Microsoft Exchange set; SharePoint, OCS to follow
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Microsoft has shipped the final release of Exchange 2010, ushering in not so much the latest version of its messaging server but the first updated piece of its unified communications and collaboration platform.
The release was no surprise, given the fact that last month Microsoft released the software to manufacturing — the so-called RTM — and said it would ship it on Monday as part of the agenda at its annual TechEd Europe conference, in Berlin.
Next year, Microsoft will update SharePoint Server and Office Communications Server (OCS) to the 2010 moniker. The server duo along with Exchange forms a foundation for Microsoft's unified communication platform. SharePoint 2010 and OCS 2010 are expected to ship in May or June of next year, although Microsoft has not released an official ship date.
The Exchange, OCS, SharePoint trio of servers also forms the core of Microsoft's Business Productivity Online Suite, a set of hosted services, including LiveMeeting, that can be used separately or together.
One user, Subaru Canada, runs a laundry list of Microsoft products — including Exchange 2010, OCS, SharePoint and Microsoft's System Center Operations Manager — for ease of integration.
George Hamin, director of e-business and information systems for Subaru Canada, says he's tried in the past to integrate third-party products.
"Our previous phone system had it but their concept of unified messaging was unified to the Outlook client and not to the Exchange server. So voice mail did not come through to your cell phone, voice mail was not available on the Outlook Web Access portal. So it was not true unified messaging. There was no concept of presence.”
In the long run, Hamin like others sees email not so much as a separate entity but part of a larger platform.
At yesterday's launch, Microsoft focused on email, but three weeks ago the focus was on SharePoint 2010 during the annual conference around that server software. And next week, as part of its annual Professional Developer's Conference, developers will be brought into the equation.
One of the points Microsoft emphasises with Exchange is that its architecture supports both online and on-premises deployments, and company officials say that Exchange 2010 is available as the foundation of its Exchange Online service with some limitations.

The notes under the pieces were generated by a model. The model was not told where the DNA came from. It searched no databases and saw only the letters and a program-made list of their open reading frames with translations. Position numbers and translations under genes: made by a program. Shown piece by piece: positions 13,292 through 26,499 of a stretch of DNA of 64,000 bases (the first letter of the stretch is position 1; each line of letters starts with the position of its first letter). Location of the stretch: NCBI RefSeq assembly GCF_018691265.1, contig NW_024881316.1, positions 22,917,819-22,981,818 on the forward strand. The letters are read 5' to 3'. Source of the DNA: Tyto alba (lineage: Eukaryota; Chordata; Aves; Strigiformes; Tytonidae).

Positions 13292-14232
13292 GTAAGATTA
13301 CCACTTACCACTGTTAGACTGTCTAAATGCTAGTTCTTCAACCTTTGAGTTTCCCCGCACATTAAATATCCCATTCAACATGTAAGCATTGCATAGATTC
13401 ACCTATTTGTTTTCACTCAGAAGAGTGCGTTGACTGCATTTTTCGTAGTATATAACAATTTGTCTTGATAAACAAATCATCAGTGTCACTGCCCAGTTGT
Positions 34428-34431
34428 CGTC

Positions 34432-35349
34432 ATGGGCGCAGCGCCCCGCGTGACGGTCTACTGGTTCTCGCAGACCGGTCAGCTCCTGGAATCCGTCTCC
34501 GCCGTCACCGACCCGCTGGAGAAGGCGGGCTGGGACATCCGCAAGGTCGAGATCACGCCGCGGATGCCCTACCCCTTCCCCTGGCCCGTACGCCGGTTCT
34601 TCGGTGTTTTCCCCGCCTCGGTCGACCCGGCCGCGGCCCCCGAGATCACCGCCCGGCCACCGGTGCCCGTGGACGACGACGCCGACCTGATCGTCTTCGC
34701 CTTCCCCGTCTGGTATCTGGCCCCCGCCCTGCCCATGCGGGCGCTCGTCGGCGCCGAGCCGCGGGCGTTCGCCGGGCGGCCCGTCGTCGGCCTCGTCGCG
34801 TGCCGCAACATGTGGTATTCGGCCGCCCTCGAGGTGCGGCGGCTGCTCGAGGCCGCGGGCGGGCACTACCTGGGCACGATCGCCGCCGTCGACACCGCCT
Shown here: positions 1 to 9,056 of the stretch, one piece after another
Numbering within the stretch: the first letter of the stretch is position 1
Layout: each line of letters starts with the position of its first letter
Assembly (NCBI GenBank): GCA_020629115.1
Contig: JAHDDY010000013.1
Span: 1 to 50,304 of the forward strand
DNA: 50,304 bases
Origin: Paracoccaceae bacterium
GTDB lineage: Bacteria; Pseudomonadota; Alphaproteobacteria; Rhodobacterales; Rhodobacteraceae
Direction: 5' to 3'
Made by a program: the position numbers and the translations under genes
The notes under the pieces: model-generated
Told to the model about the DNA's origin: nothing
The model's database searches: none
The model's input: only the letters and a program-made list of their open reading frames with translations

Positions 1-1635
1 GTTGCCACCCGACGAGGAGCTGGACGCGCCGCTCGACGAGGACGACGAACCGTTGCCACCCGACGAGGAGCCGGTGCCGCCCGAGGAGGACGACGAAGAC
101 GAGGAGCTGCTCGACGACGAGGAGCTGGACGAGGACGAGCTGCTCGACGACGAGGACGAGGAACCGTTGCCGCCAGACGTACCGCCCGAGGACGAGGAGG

"We won't have flexibility to run custom code for a single tenant," says Rajesh Jha, senior vice president for Exchange. "We have a flavour of Exchange Online services called Exchange Dedicated service and it is a single tenant model and you can have custom code."
The Exchange 2010 server released yesterday is a 64-bit only server that includes new storage and deployment options, enhanced in-box management capabilities, built-in email archiving, new database clustering, additional hardware options and a revamped Outlook Web Access client.
The suite also has a set of companion security tools as part of the Forefront lineup. On Monday, Microsoft released Forefront Protection 2010 for Exchange Server, an online messaging security service. SharePoint and OCS will get similar tools.
With Exchange 2010, Microsoft is trying to entice CIOs in a tough economic environment to upgrade, contending that Exchange 2010's new features lets companies buy cheaper storage systems, eliminate their voice-mail systems and drop licences for separate email archiving software.
Although enterprise email changes and deployments can take much time, Microsoft expects Exchange 2010 to be "quite aggressively deployed", said Stephen Elop, president of Microsoft's business division, which oversees products such as the Office suite.
As part of its case to customers, Microsoft is citing a study it commissioned from research analyst Forrester. The study says that companies can expect to recoup their costs of deploying Exchange 2010 within six months through savings in other areas.
Exchange 2010 can now be used with less expensive attached storage devices rather than SANs (storage area networks), Elop said. Another money-saving feature is Exchange's ability to take voice mail messages. A speech-to-text feature let users read rather than listen to the messages. Microsoft has also added an e-mail archiving feature, which Elop said eliminates the need for companies to purchase other archiving software.
While promoting the new software release as an economizing measure, Microsoft did acknowledge there will be a "slight" price increase over previous versions of Exchange for advanced features such as archiving and voice mail.
The new version has other features to make email more manageable, such as conversation threading, the ability to ignore ongoing conversations between co-workers, and protections to ensure that email with sensitive information isn't released.